More recently our hopes have turned to Democratizing Innovation and hoping that Innovation will come from consumers armed with medical records. It is very likely that a healthy crop of consumer applications will be created to analyze all those medical records, provide advice, second opinions and even therapies outside the established medical settings. Some will be good and some will be harmful. Caveat emptor, as always, will be the rule and we still need to find out if this idea can be translated into a good or service for which people will pay. Yes, pay, either by hard cash or by bartering their private information for services.

To judge by current developments in Health IT, we will be witnessing both Revolutionary Innovations mentioned above, in a few short years. Will they revolutionize Medicine and Health Care? Not very likely. The most likely revolution will come from administrative simplifications, payment reform, creation of Medical Homes, education, medical research and eventually, technology inventions similar in magnitude to the silicon chip. To be sure, Health IT has a major role in all these upcoming changes, and Health IT will have to incrementally create a standardized Clinical Information Highway on the Internet to support change and improvement, but we will not be revolutionizing health care, anymore than desktop publishing has revolutionized literature or financial IT has revolutionized Wall Street.

Wednesday, May 5, 2010

And the Survey Says......

As I opened Healthcare IT News today, as I do every day, I was struck by the placement of the two top stories. One article describes how EHRs are linked to higher costs and worse outcomes, and the other presents a study showing how CPOE implementation decreases death rates. If you scroll down a bit you find the almost daily story about a lost hard drive and a security breach affecting thousands of patients. To the left is the top story of the day with a photo of Secretary Sebelius granting $220 million to BEACON communities to implement HIT from Maine to Hawaii.

So what is special about this page arrangement? Nothing. For many months now, we’ve been reading study upon study of how EHRs improve health care and how EHRs destroy the doctor patient relationship and adversely affect productivity. Some practitioners are on record saying that the EHR was the best decision they ever made and others are on record reporting harm to patients. I think my old friend, Dr. Graham Chiu, said it best:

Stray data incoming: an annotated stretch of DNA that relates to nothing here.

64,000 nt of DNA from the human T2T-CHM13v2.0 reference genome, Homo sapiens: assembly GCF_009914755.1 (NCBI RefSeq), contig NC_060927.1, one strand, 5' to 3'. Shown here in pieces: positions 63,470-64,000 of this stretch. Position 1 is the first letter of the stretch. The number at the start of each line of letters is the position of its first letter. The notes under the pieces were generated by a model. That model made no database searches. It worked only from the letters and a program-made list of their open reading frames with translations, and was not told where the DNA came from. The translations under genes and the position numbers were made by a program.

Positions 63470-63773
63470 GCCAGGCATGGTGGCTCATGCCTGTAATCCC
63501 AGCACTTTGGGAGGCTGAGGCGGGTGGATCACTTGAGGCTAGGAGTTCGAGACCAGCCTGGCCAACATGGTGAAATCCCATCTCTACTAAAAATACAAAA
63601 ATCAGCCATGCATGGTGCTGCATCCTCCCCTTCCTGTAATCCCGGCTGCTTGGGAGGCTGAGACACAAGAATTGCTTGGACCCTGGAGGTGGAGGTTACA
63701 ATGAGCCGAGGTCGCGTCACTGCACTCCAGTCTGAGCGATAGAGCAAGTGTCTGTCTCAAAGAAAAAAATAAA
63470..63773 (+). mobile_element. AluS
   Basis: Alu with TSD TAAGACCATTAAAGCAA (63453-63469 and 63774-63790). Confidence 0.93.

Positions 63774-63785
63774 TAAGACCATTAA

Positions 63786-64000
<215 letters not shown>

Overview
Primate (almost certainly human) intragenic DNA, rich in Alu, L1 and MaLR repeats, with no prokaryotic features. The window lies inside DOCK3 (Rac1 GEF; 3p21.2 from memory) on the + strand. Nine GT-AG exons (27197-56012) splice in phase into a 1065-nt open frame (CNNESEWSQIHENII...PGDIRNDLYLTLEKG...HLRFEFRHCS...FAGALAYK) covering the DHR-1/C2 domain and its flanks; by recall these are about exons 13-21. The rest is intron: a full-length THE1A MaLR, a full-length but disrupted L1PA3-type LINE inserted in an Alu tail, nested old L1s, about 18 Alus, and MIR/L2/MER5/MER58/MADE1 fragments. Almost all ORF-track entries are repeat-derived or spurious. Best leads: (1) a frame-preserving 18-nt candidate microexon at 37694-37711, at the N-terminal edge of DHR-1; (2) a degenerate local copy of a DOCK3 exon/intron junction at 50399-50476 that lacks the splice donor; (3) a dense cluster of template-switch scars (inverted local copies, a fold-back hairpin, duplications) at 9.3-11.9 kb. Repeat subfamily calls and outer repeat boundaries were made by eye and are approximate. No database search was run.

“These sorts of studies are really low value in terms of evidence. The standard is of course double blind prospective placebo controlled studies which are not possible ... so we look at pre and post implementation studies for the evidence. However, the evidence ranges from increased mortality to decreased mortality ... so we need more studies.”

The most disturbing thing though is not the flurry of contradictory studies and surveys; it is the new underlying current that tends to regard folks who bring up concerns as getting in the way of progress. This goes for patient safety advocates, privacy groups, and most of all, physicians who are concerned with their ability to meet all the deadlines while maintaining financial solvency. I’m sure some are trying to derail the administration’s effort to reform health care and that probably goes beyond just EHRs and Health IT, but the vast majority is just plain and simple,  honestly and constructively concerned. While there are no valid reasons to keep medicine bound to paper charts, there are valid reasons to be concerned with transitions of such magnitude. Computerization of Medical Records does not only need to be done; it needs to be done right, and it needs to be done right the first time around.